How Barry Bonds Achieved a Net Worth of $80 Million

Barry Bonds

Baseball players are among the wealthiest sports personalities in the world. They enjoy a great following; as a result, they are among the best paid professional players. Barry Bonds is among the few players that managed to stand out during his heydays. For this reason, Barry is among the wealthiest baseball players. Having retired in 2007, Barry played for Pittsburgh Pirates for a short while before joining the San Francisco Giants, one of the best baseball clubs in the world. Barry played for the Giants 15 years before his retirement in 2007. According to sources, Barry is worth well over $80 million dollars. The calculation for celebrity wealth mainly includes personal savings, investments, and assets.

Born on July 24th, 1964, Barry has stood out as one of the best baseball players in America of all times. He followed in the footsteps of his father and grandfather, both of whom were great baseball players. He has achieved various milestones during his time as a professional player, attracting huge bonuses and endorsements that contributed to his wealth.

Bonds started playing baseball at Arizona State University, where he was spotted by the Pittsburgh Pirates. He appeared for Pittsburgh Pirates in the 1985 Major Baseball League and remained at the club for about 7 years. In 1993, Bonds was signed by the San Francisco Giants where he remained for 15 years. Until his retirement in 2007, Bonds had enjoyed 22 years of professional baseball. Having a great career does not always translate to amassing wealth. So how exactly did Barry Bonds accumulate his $80 million net worth?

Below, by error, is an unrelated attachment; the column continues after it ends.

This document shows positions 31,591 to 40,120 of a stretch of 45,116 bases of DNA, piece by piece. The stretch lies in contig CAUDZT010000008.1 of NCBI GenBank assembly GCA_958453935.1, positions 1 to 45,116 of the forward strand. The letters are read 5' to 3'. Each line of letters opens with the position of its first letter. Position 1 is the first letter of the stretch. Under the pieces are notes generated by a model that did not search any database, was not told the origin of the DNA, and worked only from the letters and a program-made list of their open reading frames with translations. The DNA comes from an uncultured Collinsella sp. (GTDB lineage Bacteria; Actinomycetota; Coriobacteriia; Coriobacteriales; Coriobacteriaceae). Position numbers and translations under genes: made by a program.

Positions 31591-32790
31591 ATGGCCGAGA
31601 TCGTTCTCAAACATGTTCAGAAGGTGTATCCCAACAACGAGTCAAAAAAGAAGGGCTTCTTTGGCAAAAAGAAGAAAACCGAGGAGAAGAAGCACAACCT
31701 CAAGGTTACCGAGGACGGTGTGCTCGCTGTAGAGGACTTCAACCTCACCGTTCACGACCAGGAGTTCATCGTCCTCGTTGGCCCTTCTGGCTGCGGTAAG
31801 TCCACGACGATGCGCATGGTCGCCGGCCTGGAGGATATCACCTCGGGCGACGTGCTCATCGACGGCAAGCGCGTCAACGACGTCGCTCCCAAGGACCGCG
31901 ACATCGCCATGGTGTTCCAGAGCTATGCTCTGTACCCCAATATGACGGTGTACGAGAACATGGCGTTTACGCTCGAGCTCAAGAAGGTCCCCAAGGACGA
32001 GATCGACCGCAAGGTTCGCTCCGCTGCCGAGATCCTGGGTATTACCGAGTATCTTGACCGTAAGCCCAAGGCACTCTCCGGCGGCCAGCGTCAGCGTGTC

Barry Bonds Wealth Sources

Although Bonds wealth is distributed through his assets and financial investments, most of his wealth was accumulated through his baseball career. In 1963, the first contract that Barry Bonds signed with San Francisco Giants was worth $ 43.75 million which is equivalent to $ 75.9 million in current terms. This was the first big deal signed by Bonds and was a contract that exposed him to plenty of bonuses and endorsements.

By the year 2002, Barry was a big name in the baseball field having achieved much under the pirates and the Giants. He signed another 5-year record contract worth $90 million with the San Francisco Giants. This contract with the Giants played a major role in his wealth accumulation. It is during this time at the Giants that he received the highest number of endorsements. It is speculated that over the years of his contract at Giants he must have accumulated more than his salary in bonuses and endorsements.

In the year 2005, Bonds salary was a record $22 million, which was the second highest in the Major League. In the year 2006, Bonds earned $20 million in salary, without including bonuses. In just 2 years, Bonds managed to accumulate over $42 million hard money, without including bonuses and endorsements. Given that this period was close to his retirement, it is believed that Bonds invested most of the money and it contributes largely to his current net worth.